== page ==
“I’ll call you a car,” Alina says to a teary-eyed Tracey. They’re outside the coffee shop. “I’ll just have it drop you on Eastern Parkway.” The car arrives, and Tracey climbs in the driver-side door. She leaves it open and goes to the far seat, then peers out: “Are you coming?” // “No, I’ll get my own, thanks.” // “We live a few blocks apart. I’ll hold it together; I’m capable of that.” Alina rolls her eyes: “Fine. Keep your hands to yourself.” // “Jesus, seriously?” Tracey responds as the car moves. “You must think I’m desperate. You’re the washed-up dyke in this outfit, FYI.” Alina politely ignores her and turns to face the passing scenery. The car arrives outside Alina’s apartment on Eastern Parkway. “This is good, thank you,” Alina says to the driver. She turns to Tracey, whose makeup is smudged halfway down her face. Alina unremorsefully puts her hand on Tracey’s shoulder: “We’ll send you a check for outstanding dues. Good lu–” // “Fuck you.” // “I’m sorry? You should be thanking me…” // “Helene threw you away. She didn’t want you; she’d rather die alone. And now you’re groveling. She’s going to fucking croak and you’re going to waste away waiting on her, when she doesn’t even need you.” // “Wow, and being with you would have been a more rational decision?” // “FUCK you.” It’s pure vitriol, rage, jealousy. Alina slaps Tracey, turning her brown cheek a deep red. Tracey instantly pounces, pulling off Alina’s glasses and ripping out a lock of hair. The driver yells over them, reaching back to break up the quarrel. Alina kicks Tracey away, and even cuts her cheek with her sharp heel. “I’ll see you in court,” Tracey threatens. “Not after you get your second restraining order,” Alina says. “I’m gonna blacklist you, bitch.” “GET OUT OF MY CAR, BOTH OF YOU!” the driver screams. Tracey exits in a huff, still clasping a bunch of Alina’s hair. Alina gathers everything and steps out her door, which is facing the street. Just then, a truck passes, too close to swerve away, and strikes. Alina hardly manages a scream before it rips her into a million goddamn pieces.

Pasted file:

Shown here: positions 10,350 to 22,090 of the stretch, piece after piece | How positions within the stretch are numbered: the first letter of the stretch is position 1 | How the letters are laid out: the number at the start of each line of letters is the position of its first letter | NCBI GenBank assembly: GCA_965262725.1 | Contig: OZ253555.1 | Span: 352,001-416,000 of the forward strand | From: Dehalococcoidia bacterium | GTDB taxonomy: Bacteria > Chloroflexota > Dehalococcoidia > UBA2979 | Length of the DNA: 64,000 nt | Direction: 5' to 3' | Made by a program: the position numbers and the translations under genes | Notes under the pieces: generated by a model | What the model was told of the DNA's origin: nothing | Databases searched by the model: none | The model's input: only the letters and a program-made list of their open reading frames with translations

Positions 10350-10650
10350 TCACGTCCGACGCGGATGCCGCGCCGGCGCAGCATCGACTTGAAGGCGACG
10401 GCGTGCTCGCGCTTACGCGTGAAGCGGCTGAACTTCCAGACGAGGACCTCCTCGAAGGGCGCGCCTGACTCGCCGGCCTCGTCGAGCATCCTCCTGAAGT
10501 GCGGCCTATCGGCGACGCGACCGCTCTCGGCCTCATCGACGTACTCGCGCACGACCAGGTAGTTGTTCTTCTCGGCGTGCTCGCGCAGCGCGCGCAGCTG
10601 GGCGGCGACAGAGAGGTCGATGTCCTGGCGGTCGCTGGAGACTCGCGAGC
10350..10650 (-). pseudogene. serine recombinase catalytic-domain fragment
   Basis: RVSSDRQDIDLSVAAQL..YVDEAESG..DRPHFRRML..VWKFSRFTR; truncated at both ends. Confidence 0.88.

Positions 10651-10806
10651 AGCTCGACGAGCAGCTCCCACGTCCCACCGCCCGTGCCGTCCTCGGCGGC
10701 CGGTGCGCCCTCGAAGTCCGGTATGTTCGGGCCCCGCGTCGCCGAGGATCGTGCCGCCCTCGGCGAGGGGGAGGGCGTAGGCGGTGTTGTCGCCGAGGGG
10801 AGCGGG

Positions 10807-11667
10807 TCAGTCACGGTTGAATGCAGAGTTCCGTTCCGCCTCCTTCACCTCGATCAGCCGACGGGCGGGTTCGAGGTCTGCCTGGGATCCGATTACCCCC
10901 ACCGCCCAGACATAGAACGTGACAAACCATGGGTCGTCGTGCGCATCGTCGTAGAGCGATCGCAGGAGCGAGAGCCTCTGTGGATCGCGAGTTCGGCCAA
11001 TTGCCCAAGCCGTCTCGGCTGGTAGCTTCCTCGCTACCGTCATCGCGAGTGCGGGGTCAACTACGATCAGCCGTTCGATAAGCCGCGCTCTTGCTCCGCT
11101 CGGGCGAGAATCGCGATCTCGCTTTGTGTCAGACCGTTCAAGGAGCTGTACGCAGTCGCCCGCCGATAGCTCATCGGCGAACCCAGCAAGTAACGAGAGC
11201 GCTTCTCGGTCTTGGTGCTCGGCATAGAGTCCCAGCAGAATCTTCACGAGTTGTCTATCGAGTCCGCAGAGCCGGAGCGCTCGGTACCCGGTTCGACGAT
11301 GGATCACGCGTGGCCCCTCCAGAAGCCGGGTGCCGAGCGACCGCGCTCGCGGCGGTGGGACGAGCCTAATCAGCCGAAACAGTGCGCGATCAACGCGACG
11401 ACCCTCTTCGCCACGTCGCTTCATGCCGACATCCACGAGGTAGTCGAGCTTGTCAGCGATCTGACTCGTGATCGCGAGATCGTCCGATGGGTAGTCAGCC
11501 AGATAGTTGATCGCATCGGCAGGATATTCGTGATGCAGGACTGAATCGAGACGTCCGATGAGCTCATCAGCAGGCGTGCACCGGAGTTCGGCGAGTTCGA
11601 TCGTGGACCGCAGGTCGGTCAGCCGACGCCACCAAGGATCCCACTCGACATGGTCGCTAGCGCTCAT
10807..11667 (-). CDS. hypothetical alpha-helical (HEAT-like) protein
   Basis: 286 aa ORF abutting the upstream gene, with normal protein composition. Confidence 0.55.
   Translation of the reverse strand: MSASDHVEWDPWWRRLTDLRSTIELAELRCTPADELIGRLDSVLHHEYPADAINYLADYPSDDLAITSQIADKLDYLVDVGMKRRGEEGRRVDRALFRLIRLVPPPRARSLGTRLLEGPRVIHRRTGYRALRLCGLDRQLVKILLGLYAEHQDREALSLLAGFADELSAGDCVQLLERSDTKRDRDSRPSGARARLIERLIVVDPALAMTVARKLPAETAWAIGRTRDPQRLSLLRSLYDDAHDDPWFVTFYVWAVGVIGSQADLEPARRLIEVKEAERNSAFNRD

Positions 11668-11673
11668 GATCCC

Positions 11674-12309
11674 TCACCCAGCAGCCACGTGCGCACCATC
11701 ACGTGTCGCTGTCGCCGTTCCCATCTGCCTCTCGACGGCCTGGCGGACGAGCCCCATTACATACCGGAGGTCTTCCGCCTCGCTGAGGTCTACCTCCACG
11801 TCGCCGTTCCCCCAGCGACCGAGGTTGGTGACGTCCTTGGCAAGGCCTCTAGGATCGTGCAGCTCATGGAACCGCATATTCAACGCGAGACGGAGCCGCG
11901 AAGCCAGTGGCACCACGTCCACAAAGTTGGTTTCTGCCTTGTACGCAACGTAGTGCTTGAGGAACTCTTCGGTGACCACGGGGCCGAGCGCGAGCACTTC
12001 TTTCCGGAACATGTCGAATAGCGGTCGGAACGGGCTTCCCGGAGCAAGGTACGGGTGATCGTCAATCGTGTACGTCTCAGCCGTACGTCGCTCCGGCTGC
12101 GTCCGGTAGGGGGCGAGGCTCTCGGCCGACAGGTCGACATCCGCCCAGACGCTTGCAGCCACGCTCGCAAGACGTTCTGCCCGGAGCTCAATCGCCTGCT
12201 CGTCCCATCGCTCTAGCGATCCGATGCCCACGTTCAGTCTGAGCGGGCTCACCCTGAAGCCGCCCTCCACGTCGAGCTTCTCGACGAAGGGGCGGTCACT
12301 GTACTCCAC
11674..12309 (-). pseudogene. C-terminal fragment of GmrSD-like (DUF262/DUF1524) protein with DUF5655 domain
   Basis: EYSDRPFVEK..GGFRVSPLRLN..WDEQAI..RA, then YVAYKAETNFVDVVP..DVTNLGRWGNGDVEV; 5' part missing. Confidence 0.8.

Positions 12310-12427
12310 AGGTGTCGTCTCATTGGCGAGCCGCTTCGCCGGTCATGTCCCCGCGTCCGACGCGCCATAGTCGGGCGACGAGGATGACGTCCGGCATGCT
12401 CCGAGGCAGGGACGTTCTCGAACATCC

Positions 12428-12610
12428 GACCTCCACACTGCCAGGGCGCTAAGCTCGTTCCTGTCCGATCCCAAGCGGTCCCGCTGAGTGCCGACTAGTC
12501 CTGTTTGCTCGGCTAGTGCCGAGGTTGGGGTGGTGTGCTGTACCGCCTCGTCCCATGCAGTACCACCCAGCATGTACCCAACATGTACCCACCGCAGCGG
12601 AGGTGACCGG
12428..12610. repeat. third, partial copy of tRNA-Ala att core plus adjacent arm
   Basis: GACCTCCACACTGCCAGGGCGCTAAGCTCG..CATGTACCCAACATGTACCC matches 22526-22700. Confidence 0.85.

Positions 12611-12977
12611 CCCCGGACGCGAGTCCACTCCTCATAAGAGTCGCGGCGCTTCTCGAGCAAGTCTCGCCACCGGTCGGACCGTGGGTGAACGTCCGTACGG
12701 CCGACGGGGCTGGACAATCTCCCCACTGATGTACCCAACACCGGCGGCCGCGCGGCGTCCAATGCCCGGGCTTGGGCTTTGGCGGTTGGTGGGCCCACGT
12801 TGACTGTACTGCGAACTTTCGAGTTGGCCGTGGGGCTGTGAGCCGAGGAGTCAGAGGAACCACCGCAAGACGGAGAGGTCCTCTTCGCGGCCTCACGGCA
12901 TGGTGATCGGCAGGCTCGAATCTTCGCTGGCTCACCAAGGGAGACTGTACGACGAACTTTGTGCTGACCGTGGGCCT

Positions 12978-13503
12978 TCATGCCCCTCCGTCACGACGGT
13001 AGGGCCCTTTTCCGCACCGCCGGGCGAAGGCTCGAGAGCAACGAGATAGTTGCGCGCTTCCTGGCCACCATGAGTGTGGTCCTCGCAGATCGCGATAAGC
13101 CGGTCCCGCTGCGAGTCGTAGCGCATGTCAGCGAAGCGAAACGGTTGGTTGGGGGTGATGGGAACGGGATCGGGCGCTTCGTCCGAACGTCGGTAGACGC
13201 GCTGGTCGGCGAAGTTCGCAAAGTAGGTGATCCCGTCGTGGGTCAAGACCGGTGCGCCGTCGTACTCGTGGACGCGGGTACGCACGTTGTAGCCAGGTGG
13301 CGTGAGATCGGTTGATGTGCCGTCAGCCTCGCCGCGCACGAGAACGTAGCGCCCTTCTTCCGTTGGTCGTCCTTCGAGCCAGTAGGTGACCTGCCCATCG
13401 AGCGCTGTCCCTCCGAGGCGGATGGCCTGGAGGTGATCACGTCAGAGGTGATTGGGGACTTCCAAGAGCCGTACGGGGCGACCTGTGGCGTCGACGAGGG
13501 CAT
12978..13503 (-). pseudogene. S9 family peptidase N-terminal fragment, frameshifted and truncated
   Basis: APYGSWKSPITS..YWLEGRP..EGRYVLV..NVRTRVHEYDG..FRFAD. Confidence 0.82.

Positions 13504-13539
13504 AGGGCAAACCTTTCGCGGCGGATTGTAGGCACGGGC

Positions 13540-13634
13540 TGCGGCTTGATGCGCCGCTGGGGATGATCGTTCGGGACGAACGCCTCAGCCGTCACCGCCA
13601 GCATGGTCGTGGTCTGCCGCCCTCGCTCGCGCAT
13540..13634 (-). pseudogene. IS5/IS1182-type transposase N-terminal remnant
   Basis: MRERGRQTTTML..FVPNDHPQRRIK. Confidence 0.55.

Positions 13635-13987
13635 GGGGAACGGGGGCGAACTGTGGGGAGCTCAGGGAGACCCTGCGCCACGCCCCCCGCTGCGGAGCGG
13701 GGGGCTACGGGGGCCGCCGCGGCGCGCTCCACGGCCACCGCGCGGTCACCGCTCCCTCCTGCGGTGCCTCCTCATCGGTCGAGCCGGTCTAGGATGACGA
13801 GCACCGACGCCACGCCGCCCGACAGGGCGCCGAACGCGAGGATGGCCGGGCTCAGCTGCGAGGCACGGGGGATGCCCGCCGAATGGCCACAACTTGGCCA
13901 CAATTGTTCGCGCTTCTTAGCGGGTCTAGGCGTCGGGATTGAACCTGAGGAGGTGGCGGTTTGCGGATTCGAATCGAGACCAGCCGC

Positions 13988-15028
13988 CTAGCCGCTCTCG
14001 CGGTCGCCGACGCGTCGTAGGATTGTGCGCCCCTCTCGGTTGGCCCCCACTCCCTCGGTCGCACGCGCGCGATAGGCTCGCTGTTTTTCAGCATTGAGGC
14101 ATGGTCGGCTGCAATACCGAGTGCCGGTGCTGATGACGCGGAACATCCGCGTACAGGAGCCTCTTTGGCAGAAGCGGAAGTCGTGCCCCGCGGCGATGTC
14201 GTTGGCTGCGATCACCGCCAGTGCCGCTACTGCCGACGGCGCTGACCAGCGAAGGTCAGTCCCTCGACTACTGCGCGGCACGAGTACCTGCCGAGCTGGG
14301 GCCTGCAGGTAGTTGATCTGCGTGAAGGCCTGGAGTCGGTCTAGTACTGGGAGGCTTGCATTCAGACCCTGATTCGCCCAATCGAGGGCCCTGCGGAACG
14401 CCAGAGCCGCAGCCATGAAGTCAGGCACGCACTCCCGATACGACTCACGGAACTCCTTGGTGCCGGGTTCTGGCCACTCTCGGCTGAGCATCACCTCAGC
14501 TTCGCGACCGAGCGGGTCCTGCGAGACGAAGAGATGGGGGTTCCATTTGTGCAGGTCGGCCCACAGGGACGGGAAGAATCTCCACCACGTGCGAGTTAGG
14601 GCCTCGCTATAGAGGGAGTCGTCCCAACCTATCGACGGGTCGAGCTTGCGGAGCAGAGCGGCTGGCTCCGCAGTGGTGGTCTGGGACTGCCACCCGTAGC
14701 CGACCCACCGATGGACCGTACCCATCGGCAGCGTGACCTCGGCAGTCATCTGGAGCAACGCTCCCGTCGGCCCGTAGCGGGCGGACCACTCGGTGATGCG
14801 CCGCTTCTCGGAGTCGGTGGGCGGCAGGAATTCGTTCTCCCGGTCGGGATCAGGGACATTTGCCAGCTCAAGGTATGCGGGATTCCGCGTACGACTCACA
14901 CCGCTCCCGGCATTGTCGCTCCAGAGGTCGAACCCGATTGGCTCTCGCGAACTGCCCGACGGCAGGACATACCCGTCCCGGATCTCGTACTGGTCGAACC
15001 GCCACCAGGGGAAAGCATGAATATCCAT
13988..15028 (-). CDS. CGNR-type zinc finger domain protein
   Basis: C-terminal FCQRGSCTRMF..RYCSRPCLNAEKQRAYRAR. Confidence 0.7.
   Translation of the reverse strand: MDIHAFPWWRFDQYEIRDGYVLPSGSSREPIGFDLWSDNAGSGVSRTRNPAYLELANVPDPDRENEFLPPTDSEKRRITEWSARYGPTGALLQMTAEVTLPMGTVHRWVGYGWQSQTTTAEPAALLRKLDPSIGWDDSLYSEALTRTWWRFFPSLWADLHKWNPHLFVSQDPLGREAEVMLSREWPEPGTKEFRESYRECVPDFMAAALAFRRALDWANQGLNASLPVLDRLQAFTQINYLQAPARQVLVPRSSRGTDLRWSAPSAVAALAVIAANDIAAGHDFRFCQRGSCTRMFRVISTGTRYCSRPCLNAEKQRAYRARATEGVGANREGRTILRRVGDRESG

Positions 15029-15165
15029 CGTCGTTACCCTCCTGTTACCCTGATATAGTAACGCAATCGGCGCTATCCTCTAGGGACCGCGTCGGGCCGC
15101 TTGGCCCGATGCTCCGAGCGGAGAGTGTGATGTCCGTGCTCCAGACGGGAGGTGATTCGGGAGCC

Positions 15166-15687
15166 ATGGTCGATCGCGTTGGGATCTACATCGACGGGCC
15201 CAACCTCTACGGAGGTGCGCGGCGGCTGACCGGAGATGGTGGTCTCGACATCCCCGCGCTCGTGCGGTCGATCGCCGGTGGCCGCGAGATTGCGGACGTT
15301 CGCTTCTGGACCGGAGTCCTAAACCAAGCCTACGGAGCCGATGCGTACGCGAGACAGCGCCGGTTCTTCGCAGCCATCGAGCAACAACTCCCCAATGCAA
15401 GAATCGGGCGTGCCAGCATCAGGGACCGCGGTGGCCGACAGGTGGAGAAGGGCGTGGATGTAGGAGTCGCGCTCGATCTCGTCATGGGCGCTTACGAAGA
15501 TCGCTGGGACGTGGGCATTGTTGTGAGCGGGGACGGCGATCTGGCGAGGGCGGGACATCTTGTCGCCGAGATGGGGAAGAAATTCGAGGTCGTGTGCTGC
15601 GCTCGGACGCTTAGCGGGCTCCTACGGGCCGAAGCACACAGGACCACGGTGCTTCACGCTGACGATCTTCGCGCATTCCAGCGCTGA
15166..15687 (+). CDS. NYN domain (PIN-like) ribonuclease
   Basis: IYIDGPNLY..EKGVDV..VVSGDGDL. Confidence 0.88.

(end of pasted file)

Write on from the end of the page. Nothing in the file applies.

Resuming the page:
Tracey screams, then scopes the scene, her mind racing. She sprints away as the taxi driver yells after her, as the truck driver weeps, as traffic stops and the ambulance and police approach. We hear their sirens still from inside Helene and Alina’s apartment, where Helene washes produce and readies for dinner. She’s rehearsing a speech of some sort, nervously juggling phrases into order: “I’m ready to fight. With you. Thank you. … I’m going to fight. We’re going to fight. … Thank you for reminding me what is important. You are important. Let’s fight together. I need your help. … Oof. I’m not the writer here, that’s you. But thank you, for reminding me what’s important. I want to fight. I am so grateful for you, I love you so much. I want to get better. I want us to get better…” She fills a glass of water, chokes back a handful of painkillers, then peeks out the window to survey the scene on the street. “A shame,” she says as the respondents cover a corpse with a white sheet, as their lights blanket the boulevard in a sobering strobe. Helene instinctively does the sign of the cross, then returns to her dinner preparations. She checks the time, then locates two wine glasses, filling both as she smiles reflectively, graciously.